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Editorial: Khanabad has fallen

After deadly clashes between the small number of security forces and the Taliban, the militants succeeded in seizing control of Khanabad district of Kunduz province. The district is very important from strategic point of view because it connects Kunduz with Takhar. The district chief of Khanabad, Hayatullah Amiri, confirmed fall of Khanabad to the militants. He also pointed out to flaws in the security policy. Amiri said that they had fought for hours but there was no support to push back the Taliban. Capture of Khanabad has marked another victory for militant group and another defeat for the current government. The official claimed that government forces had retaken the district from the insurgents. The Taliban has not confirmed it. In southern and northern provinces of the country, the Taliban have launched large-scale attacks to capture strategic districts.

It seems the government is not learning from its mistakes. The National Unity Government (NUG) is in passive mode. The quest for ultimate power has kept the leaders and policymakers busy. Preferring personal interests over national interests have put the security officials, governors and public at difficult situation. For long we have blamed certain countries for interference in Afghanistan’s affairs. However, we have not realized that our leaders most of the time foreign support to remain in power. Therefore, most of the policies for the Afghan government are drafted by foreigners or at least advice Kabul on what to do and what not.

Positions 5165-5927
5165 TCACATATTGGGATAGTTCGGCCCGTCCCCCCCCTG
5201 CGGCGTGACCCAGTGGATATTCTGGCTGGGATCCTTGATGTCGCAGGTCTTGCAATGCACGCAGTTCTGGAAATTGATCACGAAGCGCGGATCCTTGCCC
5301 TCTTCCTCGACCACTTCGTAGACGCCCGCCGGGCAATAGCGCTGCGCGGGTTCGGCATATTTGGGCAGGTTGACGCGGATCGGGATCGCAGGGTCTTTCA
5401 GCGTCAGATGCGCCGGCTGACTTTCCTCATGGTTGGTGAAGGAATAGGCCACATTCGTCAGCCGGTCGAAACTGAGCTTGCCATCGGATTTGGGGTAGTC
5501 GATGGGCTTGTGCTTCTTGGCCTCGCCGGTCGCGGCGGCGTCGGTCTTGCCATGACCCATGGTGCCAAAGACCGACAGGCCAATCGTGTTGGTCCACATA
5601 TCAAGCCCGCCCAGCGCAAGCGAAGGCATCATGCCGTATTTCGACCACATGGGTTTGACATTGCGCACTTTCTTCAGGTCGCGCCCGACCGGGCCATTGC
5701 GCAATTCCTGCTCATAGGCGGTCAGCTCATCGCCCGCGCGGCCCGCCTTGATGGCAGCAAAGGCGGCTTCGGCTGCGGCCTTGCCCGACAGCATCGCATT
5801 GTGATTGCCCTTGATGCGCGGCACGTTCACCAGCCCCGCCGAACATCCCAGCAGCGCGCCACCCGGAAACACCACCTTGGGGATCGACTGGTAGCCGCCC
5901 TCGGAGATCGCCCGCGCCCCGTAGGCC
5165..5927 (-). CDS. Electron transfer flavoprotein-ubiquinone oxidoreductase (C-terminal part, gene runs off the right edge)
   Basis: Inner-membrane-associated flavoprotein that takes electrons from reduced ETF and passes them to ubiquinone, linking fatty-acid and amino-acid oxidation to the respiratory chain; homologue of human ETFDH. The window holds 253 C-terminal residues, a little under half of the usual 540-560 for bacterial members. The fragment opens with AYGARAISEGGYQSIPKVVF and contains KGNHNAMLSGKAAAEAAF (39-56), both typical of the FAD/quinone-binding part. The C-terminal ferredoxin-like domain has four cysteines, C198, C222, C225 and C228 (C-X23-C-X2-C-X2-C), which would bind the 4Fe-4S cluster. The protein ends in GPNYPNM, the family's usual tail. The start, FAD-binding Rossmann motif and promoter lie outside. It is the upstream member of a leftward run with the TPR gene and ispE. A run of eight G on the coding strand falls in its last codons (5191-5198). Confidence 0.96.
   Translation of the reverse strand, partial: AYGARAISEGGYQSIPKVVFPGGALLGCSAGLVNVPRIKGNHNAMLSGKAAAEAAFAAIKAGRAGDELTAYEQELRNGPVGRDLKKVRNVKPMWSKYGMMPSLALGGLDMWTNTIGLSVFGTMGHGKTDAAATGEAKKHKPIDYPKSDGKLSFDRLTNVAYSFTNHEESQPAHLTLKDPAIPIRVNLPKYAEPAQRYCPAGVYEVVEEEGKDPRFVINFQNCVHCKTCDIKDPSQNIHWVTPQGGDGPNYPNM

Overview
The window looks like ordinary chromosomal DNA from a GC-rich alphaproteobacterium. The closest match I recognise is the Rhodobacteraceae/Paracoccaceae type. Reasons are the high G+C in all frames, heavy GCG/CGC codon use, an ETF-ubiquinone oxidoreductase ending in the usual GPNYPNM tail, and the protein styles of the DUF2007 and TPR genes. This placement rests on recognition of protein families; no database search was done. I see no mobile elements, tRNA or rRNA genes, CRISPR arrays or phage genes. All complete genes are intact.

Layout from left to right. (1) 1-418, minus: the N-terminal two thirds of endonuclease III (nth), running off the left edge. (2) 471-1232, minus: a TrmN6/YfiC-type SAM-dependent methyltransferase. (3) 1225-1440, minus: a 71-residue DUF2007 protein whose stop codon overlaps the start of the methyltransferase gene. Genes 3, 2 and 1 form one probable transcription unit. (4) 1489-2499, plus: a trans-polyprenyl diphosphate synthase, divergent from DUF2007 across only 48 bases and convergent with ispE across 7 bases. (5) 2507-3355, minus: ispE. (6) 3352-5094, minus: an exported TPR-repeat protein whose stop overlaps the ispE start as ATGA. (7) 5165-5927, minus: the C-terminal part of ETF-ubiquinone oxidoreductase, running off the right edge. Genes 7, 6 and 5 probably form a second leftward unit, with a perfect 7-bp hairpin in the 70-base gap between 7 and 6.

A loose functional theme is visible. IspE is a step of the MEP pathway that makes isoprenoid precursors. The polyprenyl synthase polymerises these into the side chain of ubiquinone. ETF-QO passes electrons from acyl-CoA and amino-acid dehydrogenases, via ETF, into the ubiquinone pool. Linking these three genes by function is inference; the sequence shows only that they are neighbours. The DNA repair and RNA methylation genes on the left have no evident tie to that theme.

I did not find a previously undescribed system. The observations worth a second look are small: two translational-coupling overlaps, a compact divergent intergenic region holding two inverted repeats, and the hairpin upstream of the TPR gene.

The inattention and greed for power have fueled insecurity across the country. As of today (Saturday), heavy fighting is underway in eastern Nangarhar’s Hesarak district. The provincial police spokesman, Hazrat Hussain Mashriqiwal, confirmed large-scale attack in the district. He claimed that the attack has been repelled and dozens of insurgents including foreigners were killed by Afghan security forces. Failure of the Taliban does not mean that they would not launch a second attack to capture the district.

Therefore, the time is ripe to ponder over the current security policies and plug the loopholes. It will be better to throw these inconclusive, failed and obsolete policies into trash-bin. The government will not succeed in the war against terrorism and insurgency unless new conclusive and well-calculated strategies were chalked out. First, the government should end the ongoing political crisis but forging unity in the ranks. Differences between the leaders are making it difficult for the commanders on the ground to focus on their mission. Second, air support should be provided promptly to the ground forces in the insecure districts. Delay in reinforcement has been a major cause of confusion and frustration.

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